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York Penal Code, which forbade the sale or distribution of “any obscene, lewd, lascivious, filthy, indecent, sadistic, masochistic or disgusting book, magazine, pamphlet,” and so on. The second invoked Sec- tion 211 of the U.S. Criminal Code against sending obscene material through the mail.36 The whole matter ceased to be amusing when bootleg copies of the sup- pressed novel began selling for fifty dollars apiece. The fact that Jones had wilted so readily when confronted with the remote chance of criminal pros- ecution and the possibility of jail now began to enrage

left Helen out in the cold car while he first knocked to see whether his friend was at home and in the ensuing conversation apparently forgot about her. Finally, when Dreiser asked for a bottle of his bootleg scotch and Mencken willingly provided it, Dreiser further oªended him by insisting on paying for it. In fairness to Dreiser, he was wrought up and exhausted after the com- pletion of his novel. Later, after Dreiser’s death, Mencken reminded Helen of the incident (“how I resented . . . his aloof indiªerence to my mother’s illness”), saying while it was a long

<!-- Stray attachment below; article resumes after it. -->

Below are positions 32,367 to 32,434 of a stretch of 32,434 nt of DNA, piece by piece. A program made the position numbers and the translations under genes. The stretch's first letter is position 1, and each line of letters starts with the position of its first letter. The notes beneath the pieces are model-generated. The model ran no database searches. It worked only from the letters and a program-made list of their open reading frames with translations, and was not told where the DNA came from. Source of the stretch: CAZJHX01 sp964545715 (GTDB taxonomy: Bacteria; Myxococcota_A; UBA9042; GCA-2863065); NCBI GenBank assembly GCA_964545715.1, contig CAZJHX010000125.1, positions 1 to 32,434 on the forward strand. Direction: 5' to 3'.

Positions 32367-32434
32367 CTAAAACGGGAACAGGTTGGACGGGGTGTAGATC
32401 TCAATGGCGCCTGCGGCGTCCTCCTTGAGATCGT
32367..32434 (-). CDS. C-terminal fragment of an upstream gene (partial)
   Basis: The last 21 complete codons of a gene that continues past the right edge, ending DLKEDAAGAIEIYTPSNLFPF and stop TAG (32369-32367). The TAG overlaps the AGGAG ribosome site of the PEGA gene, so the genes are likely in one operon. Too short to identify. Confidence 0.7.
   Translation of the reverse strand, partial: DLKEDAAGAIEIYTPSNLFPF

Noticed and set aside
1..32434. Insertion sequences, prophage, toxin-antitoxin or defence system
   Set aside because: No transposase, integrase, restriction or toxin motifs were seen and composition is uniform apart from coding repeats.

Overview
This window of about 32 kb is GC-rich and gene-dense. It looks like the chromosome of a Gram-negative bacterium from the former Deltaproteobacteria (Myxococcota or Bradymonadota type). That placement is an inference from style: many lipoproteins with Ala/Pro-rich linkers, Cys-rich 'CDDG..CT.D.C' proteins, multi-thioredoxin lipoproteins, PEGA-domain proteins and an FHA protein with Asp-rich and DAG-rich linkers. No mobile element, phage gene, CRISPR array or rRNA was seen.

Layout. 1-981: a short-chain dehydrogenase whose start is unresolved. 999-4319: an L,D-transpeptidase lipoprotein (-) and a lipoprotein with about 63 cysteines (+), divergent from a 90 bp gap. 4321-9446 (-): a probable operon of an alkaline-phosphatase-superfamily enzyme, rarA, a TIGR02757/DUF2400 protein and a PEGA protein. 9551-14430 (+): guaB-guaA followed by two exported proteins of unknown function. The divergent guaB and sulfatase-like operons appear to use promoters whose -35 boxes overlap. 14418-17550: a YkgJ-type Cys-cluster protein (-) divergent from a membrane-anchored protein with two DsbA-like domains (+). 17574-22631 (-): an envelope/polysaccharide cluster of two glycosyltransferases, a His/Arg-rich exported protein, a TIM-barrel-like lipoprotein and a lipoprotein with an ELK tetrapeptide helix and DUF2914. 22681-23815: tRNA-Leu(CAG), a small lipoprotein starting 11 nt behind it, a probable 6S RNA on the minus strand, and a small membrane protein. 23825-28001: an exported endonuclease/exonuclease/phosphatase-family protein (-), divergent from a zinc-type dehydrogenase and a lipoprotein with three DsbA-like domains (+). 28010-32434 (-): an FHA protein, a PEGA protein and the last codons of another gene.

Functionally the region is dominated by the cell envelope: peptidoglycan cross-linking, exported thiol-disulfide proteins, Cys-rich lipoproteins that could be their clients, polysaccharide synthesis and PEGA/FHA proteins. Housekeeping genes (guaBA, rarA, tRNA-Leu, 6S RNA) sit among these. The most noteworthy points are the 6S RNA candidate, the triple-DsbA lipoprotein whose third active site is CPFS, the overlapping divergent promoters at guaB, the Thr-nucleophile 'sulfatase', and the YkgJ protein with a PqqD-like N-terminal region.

down to the middle of his boot-leg, had bone buttons of great size, and was made of coarse white blanketing and had a very broad and conspicuous green stripe running round its skirts low down. He had had scarlet fever when he was a boy, and it had injured his ear-machinery; the defect had increased with the years until at last he couldn't hear himself talk, and didn't believe anybody else could. His people were all dead; he lived by odd jobs, which were infrequent and he did not regret it; he was a sociable animal, and knew everybody, including the "niggers," and